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of the true wisdom of encountering a small present addition to their contributions, to obviate a future accumulation of burdens.
But here I cannot forbear to recommend a repeal of the tax on the transportation of public prints. There is no resource so firm for the government of the United States, as the affections of the people, guided by an enlightened policy; and to this primary good, nothing can conduce more than a faithful representation of public proceedings, diffused without restraint throughout the United States.
An estimate of the appropriations necessary for the current service of the ensuing year, and a statement of a purchase of arms and military stores made during the recess, will be presented to Congress. GENTLEMEN OF THE SENATE
AND HOUSE OF REPRESENTATIVES, The several subjects, to which I have now referred, open a wide range to your deliberations, and involve some of the choicest interests of our common country. Permit me to bring to your remembrance the magnitude of your task. Without an unprejudiced coolness, the welfare of the government may be hazarded; without harmony, as far as consists with freedom of sentiment, its dignity may be lost. But as the legislative proceedings of the United States will never, I trust, be reproached for the want of temper or candor; so shall not the public happiness languish from the want of my strenuous and warmest coöperations.
REPLY TO THE ANSWER OF THE SENATE.
The pleasure expressed by the Senate, on my reelection to the station which I fill, commands my sincere and warmest acknowledgments. If this be an event, which promises the smallest addition to the happiness of our country, as it is my duty, so shall it be my study, to realize the expectation.
The decided approbation, which the Proclamation now receives from your House, by completing the proof, that this measure is considered as manifesting a vigilant attention to the welfare of the United States, brings with it a peculiar gratification to my mind.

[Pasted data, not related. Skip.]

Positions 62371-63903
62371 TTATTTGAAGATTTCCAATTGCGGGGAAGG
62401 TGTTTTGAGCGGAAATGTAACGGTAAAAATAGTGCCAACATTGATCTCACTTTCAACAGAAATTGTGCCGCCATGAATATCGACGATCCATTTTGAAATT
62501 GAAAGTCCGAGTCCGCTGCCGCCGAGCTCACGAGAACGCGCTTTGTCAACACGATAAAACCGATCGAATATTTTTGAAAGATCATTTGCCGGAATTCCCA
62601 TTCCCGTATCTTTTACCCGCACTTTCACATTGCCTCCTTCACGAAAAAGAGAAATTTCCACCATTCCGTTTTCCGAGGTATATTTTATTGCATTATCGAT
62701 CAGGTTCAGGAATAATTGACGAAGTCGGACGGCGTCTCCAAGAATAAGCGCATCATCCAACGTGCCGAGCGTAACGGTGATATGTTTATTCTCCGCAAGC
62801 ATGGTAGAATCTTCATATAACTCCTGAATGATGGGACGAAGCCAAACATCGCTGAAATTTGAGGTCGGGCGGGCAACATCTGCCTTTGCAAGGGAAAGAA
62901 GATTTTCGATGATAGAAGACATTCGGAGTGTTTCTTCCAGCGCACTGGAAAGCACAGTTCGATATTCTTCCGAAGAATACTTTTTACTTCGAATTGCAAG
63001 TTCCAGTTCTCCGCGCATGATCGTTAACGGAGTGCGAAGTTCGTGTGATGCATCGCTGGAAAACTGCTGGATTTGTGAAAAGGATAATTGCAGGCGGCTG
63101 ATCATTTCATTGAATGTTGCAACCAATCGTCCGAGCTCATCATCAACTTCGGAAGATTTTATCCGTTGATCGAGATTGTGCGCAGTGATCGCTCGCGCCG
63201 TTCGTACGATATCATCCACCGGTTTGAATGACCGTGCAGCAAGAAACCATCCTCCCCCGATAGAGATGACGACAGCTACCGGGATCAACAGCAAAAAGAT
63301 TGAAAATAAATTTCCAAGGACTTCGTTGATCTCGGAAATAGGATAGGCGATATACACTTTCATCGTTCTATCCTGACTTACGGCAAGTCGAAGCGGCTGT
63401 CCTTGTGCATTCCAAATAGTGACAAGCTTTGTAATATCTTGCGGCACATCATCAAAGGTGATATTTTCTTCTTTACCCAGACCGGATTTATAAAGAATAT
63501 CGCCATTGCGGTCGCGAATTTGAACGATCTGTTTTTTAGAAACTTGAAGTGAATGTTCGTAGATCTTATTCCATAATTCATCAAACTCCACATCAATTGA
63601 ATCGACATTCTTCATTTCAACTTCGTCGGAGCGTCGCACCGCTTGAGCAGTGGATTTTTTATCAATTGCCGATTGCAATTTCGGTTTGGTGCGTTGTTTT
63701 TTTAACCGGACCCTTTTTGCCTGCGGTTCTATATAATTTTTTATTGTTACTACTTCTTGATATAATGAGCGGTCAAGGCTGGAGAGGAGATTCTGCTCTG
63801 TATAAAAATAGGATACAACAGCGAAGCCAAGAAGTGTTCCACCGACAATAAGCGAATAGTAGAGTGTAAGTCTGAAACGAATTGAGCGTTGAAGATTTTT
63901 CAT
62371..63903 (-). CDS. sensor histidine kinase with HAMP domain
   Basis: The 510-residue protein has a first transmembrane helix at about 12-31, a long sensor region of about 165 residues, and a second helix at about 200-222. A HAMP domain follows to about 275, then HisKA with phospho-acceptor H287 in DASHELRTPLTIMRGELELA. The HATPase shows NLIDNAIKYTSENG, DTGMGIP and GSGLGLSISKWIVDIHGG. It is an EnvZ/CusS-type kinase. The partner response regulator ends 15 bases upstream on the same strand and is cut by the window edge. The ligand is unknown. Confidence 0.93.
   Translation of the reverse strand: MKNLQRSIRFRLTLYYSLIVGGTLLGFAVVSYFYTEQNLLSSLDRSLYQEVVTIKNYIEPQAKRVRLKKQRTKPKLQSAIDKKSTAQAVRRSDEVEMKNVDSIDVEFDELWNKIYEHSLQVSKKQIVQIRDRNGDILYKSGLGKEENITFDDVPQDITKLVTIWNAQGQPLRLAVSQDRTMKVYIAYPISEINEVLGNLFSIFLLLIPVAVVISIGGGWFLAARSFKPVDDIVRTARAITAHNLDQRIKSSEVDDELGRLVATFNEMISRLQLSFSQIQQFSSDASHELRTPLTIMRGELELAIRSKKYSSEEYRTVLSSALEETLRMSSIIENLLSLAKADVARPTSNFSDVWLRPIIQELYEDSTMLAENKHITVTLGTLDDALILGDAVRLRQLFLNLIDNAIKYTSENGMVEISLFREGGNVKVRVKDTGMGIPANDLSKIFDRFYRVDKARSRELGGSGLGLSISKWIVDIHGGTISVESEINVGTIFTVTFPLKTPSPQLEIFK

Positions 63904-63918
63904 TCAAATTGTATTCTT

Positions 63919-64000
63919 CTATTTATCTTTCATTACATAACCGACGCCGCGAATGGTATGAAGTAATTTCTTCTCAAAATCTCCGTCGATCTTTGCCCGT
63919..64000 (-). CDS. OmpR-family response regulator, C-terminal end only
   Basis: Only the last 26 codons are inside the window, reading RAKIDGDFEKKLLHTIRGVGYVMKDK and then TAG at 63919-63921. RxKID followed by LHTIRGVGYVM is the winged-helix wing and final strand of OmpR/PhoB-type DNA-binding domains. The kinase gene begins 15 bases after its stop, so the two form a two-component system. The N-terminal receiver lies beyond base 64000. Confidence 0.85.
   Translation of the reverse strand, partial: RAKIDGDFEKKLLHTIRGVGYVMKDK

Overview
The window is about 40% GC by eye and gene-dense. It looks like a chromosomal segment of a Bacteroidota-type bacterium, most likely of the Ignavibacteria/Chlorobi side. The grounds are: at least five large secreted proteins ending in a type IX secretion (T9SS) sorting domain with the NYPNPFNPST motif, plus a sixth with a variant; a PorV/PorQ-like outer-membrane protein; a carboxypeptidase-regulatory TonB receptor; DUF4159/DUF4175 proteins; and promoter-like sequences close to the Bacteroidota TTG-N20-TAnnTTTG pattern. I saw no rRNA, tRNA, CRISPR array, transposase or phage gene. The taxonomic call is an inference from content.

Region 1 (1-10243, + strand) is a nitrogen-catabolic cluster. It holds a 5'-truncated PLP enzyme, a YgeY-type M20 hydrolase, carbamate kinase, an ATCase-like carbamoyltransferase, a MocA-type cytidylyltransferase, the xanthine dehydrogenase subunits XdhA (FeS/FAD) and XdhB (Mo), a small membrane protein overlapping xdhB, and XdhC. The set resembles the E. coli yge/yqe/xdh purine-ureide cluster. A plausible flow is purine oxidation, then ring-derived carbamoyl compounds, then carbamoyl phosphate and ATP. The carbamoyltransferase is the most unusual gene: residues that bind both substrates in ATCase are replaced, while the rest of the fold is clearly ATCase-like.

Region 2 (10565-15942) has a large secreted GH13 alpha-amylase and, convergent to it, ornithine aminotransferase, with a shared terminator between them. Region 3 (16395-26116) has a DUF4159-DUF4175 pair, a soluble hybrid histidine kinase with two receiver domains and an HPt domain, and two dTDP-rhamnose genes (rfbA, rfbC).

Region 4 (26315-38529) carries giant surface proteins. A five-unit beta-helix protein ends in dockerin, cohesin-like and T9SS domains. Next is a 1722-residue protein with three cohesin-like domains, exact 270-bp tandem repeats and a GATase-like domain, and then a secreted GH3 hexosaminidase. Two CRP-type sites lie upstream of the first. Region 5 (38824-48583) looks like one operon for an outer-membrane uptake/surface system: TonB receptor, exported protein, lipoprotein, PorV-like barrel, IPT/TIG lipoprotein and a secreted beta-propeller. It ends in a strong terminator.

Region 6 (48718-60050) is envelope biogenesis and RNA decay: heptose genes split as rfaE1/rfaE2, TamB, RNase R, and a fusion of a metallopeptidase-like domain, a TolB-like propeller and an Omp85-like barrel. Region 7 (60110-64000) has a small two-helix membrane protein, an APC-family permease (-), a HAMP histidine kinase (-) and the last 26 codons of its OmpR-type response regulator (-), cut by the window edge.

The other important subjects, which have been communicated to you, will, I am confident, receive a due discussion, and the result will, I trust, prove fortunate to the United States.
REPLY TO THE ANSWER OF THE HOUSE OF
GENTLEMEN, I shall not affect to conceal the cordial satisfaction, which I derive from the address of the House of Representatives. Whatsoever those services may be, which you have sanctioned by your favor, it is a sufficient reward, that they have been accepted as they were meant. For the fulfilment of your anticipations of the future, I can give no other assurance, than that the motives, which you approve, shall continue unchanged.
It is truly gratifying to me to learn, that the Proclamation has been considered as a seasonable guard
against the interruption of the public peace. Nor can I doubt, that the subjects which I have recommended to your attention, as depending on legislative provisions, will receive a discussion suited to their importance. With every reason, then, it may be expected, that your deliberations, under the Divine blessing, will be matured to the honor and happiness of the United States.
NoveMBER 1971, 1794.
Fellow-CitizENS OF THE SENATE
AND HOUSE OF REPRESENTATIVES, When we call to mind the gracious indulgence of Heaven, by which the American people became a nation; when we survey the general prosperity of our country, and look forward to the riches, power, and happiness, to which it seems destined ; with the deepest regret do I announce to you, that, during your recess, some of the citizens of the United States have been found capable of an insurrection. It is due, however, to the character of our government, and to its stability, which cannot be shaken by the enemies of order, freely to unfold the course of this event.